• Reading Incentives and Suggestions


    Our class reading incentive plan: Every nine-weeks students will set an individual reading goal. Students will be taught how to monitor and meet their goal. I try to send a copy of their record in every week's Thursday folder so you can also help them monitor it. Each student that receives their point goal, as well as has an overall average of 80 percent or above on the books they read and test upon, will be allowed to participate in a celebration at the end of the nine week's period. You will be hearing about these celebrations throughout the year.

    Here are some suggestions on how to help your child be successful in reading:
    Read with your child often. Take turns reading a page or chapter from their chapter book. Ask each other questions about what was just read to help with comprehension. Encourage them to test on the book just as soon as they are done.

    Model the joy of reading for your child by choosing something you are interested in to read.  What is your child interested in? What do they wonder about? Getting books they are enthused about will motivate them to read and develop a love for reading.

    Have your child show you how to use their Reading Card. They should be doing this every couple of pages. Note, we start the reading card around October.

    Encourage them to read one chapter book at a time so they don't get mixed up in stories.  Keep in mind, I am reading aloud to them in class from a different class story and you may be reading aloud to them from an additional story at home, so this would already add up to 3 books at a time. Not to mention the class literature we will be using to develop reading skills. It is okay for them to read lots of picture books while they are reading chapter books. They don't seem to get the plots mixed up here. I just don't want them reading more than one chapter book on their own at a time.

    Many times students can be forgetful bringing their chapter book to and from school so they start a new one, therefore, don't finish the one they may have been half way through. Please help them get started on their new system of bringing their chapter book to and from school each day.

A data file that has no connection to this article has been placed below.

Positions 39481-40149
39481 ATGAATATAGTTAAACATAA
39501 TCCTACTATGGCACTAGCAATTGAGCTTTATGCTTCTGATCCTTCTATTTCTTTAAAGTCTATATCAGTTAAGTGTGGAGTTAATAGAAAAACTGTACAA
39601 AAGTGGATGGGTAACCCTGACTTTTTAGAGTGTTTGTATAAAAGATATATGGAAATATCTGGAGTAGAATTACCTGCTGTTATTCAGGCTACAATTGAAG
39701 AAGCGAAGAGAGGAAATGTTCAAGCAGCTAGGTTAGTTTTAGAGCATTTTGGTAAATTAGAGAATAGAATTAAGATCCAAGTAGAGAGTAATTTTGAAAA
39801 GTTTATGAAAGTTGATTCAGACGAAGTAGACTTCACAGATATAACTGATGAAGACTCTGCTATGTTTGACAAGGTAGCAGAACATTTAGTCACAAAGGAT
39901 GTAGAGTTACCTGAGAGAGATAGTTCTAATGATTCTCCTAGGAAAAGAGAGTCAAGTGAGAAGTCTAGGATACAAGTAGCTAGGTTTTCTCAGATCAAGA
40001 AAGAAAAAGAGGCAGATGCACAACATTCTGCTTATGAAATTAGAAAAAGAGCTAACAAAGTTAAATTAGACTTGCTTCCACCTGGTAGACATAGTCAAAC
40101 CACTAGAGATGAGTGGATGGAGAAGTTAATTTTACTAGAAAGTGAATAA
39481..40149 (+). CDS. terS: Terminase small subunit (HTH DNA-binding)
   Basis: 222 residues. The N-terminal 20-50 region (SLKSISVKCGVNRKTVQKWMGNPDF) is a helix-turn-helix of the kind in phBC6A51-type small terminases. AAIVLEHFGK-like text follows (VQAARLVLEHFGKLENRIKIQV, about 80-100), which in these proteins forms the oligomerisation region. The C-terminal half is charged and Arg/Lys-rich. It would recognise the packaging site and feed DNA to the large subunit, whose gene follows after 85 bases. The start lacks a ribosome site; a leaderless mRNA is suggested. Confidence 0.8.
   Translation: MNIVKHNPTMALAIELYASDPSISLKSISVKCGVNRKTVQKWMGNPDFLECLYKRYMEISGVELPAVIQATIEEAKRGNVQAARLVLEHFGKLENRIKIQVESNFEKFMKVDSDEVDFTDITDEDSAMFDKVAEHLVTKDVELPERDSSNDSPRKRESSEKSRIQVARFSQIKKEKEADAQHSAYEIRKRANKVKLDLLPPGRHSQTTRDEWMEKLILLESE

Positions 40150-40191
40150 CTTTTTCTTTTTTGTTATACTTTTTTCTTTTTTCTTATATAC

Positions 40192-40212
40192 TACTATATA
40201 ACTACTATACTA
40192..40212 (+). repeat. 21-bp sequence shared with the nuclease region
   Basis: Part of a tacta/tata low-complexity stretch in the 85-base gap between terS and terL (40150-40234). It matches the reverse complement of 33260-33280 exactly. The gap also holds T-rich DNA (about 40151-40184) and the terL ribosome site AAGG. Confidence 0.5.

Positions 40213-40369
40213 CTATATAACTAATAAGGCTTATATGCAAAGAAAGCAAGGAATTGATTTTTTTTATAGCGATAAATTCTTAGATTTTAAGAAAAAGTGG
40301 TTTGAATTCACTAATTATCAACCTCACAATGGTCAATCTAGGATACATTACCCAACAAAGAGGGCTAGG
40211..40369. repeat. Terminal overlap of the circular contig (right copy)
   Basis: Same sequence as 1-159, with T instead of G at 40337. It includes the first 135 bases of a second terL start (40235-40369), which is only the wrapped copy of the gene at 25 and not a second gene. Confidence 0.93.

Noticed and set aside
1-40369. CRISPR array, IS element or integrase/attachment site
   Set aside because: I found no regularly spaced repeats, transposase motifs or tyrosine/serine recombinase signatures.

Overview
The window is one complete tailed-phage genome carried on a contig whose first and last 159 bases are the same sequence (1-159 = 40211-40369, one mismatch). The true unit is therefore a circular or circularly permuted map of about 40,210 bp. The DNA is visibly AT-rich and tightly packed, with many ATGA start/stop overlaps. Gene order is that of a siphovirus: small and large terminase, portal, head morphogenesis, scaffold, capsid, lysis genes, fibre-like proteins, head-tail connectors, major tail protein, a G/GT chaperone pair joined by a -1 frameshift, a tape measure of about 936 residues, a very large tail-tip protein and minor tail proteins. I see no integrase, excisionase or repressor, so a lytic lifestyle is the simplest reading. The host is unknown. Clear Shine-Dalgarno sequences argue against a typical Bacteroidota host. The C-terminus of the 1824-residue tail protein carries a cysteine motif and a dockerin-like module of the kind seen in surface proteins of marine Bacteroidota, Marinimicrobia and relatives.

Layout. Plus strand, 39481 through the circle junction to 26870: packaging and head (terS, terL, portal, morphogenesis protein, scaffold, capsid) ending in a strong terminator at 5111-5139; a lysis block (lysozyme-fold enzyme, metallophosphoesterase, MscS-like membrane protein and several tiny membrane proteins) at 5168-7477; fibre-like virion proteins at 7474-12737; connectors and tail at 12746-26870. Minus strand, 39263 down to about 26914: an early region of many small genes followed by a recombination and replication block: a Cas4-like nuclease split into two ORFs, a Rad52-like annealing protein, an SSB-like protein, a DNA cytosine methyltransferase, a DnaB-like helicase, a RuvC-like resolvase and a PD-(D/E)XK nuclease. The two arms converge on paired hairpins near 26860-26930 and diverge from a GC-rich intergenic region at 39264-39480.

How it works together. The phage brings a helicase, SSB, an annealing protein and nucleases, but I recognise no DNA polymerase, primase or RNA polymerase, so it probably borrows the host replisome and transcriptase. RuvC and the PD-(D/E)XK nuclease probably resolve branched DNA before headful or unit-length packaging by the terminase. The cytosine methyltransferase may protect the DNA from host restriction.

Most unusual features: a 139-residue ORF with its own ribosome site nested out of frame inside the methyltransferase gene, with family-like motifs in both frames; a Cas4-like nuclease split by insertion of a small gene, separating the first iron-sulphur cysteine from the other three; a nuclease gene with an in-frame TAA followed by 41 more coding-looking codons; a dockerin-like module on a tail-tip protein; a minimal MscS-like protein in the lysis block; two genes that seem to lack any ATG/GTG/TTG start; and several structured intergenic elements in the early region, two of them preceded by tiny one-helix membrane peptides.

Check their individual reading range on their goal sheet (BEAR Binder). Please help me monitor that they are reading independently in their level. If you are reading a book to them and discussing it as you go, the book can be above their level.

    If your child gets stuck on words, have them read the other words in the sentence and use their phonics tricks to figure out the word. This can help with the word meaning and pronunciation. Sometimes, they will need to use the whole sentences before and after the word.

    Ask your child about their book often. When they tell you about it, they are using a higher level of thinking which develops their comprehension even further.

    Ask them to predict what they think will happen next. This keeps them involved. 
          The following is taken from my Frequently-Asked-Question's Page
    What is reading fluency and why must my child master it? Reading fluency is the ability to read text accurately and quickly. Fluent readers read silently and aloud effortlessly and with expression. They don't read slowly, word by word. Because fluent readers don't concentrate so much on the decoding of words, they can focus their attention on what the text means. They can make connections between the text and their background knowledge. Students in 3rd grade are moving more into reading to learn instead of learning to read as in 1st and 2nd grade. 
    How can I help my child bring up his Accelerated Reading average so he can meet his nine-week's reading goal?
    A. Check the book levels they are reading. I will be monitoring this too but sometimes they slip in a book above their level and test on it. If students are reading books above their level, they will not be successful on the book tests. The whole idea behind setting them an individual reading range is so they can have success in books that are not too hard for them, as well as, not too easy for them.
    B.  Read the tab, "Reading Suggestions" in this web site and try them. If your child is still having a hard time remembering what she is reading, she can do a written story map. That is where they write down the main idea's of each chapter AS THEY GO. This should not be a major chore. They should just write a few sentences each time they read a new chapter. Before they take an AR test, they can read their story map. Even if these are not related to the AR questions, students get the story parts in the forefront of their mind before they test. I have found this helps with AR averages.
    C. Help me remind them to read at the lower end of their assigned reading range until their average increases. 
    D. Help me encourage them to stay away from non-fiction (true) books until they bring up their average.
    E. Have your child check out a picture book and test on it.  It must be in his or her reading level though. Most of the time, I want students to have a chapter book but occasionally they can read a picture book. There are many great picture books out there!